Reaching Children’s Potential in Tanzania: Welcoming New Moms to the Program in November
Every month, Global Volunteers’ caregivers in the Ukwega Ward of Tanzania meet with families who wish to participate in the Reaching Children’s Potential (RCP) Demonstration Program. The goal of RCP is to eliminate childhood stunting in all five of the villages served: Ipalamwa, Mkalanga, Lulindi, Ukwega, and Makungu. Specifically, families obtain the nutrition, health care, knowledge, technology, and encouragement needed to combat stunting, and to ensure their children can realize their full potential. We’re happy to welcome 12 new moms to the RCP “family” this month. Eleven of these new members are expecting!
Sifa Mpalanzi was born in May 1994 in Ukwega village. She studied at Ukwega Primary School. She sells soap for a living and sometimes cultivates crops for commercial activities. She is currently expecting her first child. Sifa has neighbors and friends who are in the RCP Program and has heard that it is a good program that provides nutrition education to families. “I joined the program because I have seen other moms benefiting from it. I also want to get the services they have received,” she says. Sifa hopes that by participating in the program and learning new things through workshops, she will be able to raise a healthy family. She says that an important value in her culture is to respect people regardless of their age, and to respect people’s wisdom and humanity.
Melina Chalale was born in 2002 and raised in Ukwega village where she obtained both primary and secondary education. Her main source of income is from cultivating crops and selling the surplus. She is expecting her first child now and says she decided to join the RCP Program so she can learn how to raise her child. She has friends, relatives, and neighbors in the program, which she has heard focuses on the growth of children and mothers by emphasizing nutritious food. She hopes to have a healthy family and learn how to take care of infants.
Fasnet Kasuga was born in Ukwega in September 1974. She studied through fourth grade and works in agriculture for a living. Fasnet has five children – three sons: Neusi (age 18), Jelly (age 14), Hamphrey (age 8), and two daughters: Anewa (age 5) and Sharon (age 4). She is currently carrying her sixth child. Fasnet says that her sisters-in-law, other relatives, and friends are in the program and she has heard that the program helps moms acquire knowledge on various issues through workshops and home visits with caregivers. “I have joined the program because I need to get knowledge and also, when I have medical concerns, they can easily be addressed,” Fasnet says. “My hope as a mother is that through the RCP Program, I can have a healthy family, especially the baby I am expecting.”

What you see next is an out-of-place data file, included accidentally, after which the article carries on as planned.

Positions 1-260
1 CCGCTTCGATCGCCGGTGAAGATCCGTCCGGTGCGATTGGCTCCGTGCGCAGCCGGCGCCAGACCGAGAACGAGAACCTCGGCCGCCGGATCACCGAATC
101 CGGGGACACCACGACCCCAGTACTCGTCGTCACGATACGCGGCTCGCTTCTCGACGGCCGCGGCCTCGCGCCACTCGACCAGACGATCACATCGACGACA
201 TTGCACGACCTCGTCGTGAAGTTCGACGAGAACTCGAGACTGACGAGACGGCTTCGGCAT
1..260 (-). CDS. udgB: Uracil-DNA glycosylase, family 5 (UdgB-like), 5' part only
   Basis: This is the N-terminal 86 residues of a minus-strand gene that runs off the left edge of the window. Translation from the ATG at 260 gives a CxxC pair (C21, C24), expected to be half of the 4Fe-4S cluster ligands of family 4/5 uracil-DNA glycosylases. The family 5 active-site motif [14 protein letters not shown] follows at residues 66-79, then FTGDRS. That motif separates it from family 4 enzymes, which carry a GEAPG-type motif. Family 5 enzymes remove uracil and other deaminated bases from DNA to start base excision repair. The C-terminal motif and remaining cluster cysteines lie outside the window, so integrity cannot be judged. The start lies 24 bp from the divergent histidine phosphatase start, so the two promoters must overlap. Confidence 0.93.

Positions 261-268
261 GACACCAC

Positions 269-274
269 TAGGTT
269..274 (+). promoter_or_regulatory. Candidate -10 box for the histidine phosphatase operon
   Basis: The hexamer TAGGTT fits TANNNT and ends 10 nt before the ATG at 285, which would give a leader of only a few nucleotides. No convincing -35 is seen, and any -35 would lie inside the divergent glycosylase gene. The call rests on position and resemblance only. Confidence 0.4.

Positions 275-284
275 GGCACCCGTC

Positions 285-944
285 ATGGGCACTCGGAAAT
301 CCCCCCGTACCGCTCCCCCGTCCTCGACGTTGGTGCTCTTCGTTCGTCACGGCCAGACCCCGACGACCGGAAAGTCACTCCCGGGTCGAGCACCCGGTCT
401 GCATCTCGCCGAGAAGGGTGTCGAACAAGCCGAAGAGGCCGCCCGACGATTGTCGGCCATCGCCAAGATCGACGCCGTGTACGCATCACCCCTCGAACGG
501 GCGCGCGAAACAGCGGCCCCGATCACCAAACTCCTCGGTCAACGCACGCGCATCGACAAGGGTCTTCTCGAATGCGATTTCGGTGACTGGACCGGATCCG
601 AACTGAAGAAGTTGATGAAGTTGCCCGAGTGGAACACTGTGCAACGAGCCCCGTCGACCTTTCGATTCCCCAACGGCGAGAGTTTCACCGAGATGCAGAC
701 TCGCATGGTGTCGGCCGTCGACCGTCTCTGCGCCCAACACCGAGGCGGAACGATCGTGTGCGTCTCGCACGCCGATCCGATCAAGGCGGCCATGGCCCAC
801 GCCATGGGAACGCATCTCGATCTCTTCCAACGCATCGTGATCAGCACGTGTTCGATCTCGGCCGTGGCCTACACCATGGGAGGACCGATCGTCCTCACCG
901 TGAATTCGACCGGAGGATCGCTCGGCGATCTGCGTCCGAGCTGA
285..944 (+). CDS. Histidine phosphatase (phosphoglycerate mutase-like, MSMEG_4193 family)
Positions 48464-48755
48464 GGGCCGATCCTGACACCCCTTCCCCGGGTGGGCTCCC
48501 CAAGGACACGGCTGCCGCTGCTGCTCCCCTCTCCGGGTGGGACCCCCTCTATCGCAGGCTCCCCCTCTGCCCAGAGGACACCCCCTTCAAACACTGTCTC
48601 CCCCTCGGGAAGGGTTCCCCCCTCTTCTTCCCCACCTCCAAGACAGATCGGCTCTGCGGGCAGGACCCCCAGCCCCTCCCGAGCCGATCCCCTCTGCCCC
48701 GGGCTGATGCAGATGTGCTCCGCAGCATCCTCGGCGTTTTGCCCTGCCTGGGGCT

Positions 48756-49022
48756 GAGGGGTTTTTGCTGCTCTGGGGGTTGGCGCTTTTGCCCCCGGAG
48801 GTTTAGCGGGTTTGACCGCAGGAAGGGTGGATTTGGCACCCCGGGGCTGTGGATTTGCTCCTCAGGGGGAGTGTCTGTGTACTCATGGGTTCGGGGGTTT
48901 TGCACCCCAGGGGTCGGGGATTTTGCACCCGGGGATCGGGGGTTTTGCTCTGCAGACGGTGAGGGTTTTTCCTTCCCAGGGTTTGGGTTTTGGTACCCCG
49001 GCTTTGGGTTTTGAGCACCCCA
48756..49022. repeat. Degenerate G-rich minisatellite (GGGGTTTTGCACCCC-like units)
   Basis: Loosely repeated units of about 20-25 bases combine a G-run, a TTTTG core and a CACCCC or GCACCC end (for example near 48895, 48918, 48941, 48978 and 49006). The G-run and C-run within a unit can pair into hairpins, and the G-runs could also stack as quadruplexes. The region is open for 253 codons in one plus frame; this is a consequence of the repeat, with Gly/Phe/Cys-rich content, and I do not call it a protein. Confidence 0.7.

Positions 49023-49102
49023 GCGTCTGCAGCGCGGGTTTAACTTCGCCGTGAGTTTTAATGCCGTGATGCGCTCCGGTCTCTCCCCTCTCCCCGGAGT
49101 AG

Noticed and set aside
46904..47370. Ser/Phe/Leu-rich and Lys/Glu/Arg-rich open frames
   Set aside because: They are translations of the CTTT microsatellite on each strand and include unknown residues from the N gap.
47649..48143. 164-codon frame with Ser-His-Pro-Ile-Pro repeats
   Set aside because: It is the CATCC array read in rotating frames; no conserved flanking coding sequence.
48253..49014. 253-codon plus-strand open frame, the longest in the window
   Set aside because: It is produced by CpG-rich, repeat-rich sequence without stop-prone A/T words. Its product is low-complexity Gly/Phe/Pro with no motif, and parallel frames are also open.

Naomi Nyamoga was born in March 1998 in Ukwega village, where she attended primary school. She has a daughter, Jenipha, who was born in December 2015, and she is expecting her second child. She does farming activities for a living, including selling crops and digging. Naomi has neighbors and relatives in the program and has heard that it has helped moms to have good practices that are new to them, such as pre-natal care, using medicines properly, and washing hands with soap. She says, “I joined the program because I need to learn about nutrition during and after pregnancy. I also need to give birth to a healthy child. I want to get education on how to raise a healthy and intelligent child.”
Grace Wihale was born and raised in Kising’a, where she completed her primary education in 2016. She then went on to secondary school in Lulanzi and finished in 2020. She now lives in Ipalamwa, with her parents, and is expecting her first child. Grace has neighbors and relatives in the RCP Program and has heard that it helps pregnant women acquire knowledge and provides children under two years of age with nutritious porridge. “I also heard that RCP provides education on how to feed babies and children a well-balanced diet through workshops and home visits with caregivers. I have also heard that families can receive medical services free of charge at the Ipalamwa General Clinic.” Grace says she joined the program because she wants to acquire knowledge. “I need to learn about nutrition during and after pregnancy and I also need to know how to take care of newborns.” Grace says that an important value in her culture is that women must kneel when greeting people, regardless of their age.
Elizabeth Manyoroga was born in 1992 in Ukwega village, where she completed primary school in 2006. She completed her secondary school in 2010. She was married in 2012. She has two children – Richard (age 9) and Rida (age 4) – and is currently expecting her third, due in June. She relies on agricultural activities for a living. Elizabeth says that she has heard from her neighbors and friends in Ukwega that the RCP Program provides the community with education on how to help mothers and children grow healthy. She says, “I have joined the program because I need to obtain knowledge. I also want to access the services, such as the health services provided to the people who are in the program. My hopes are to have healthy and bright kids in the future.” Elizabeth says that one important belief in her culture is that women must stay at home for 40 days after giving birth so the baby can recover.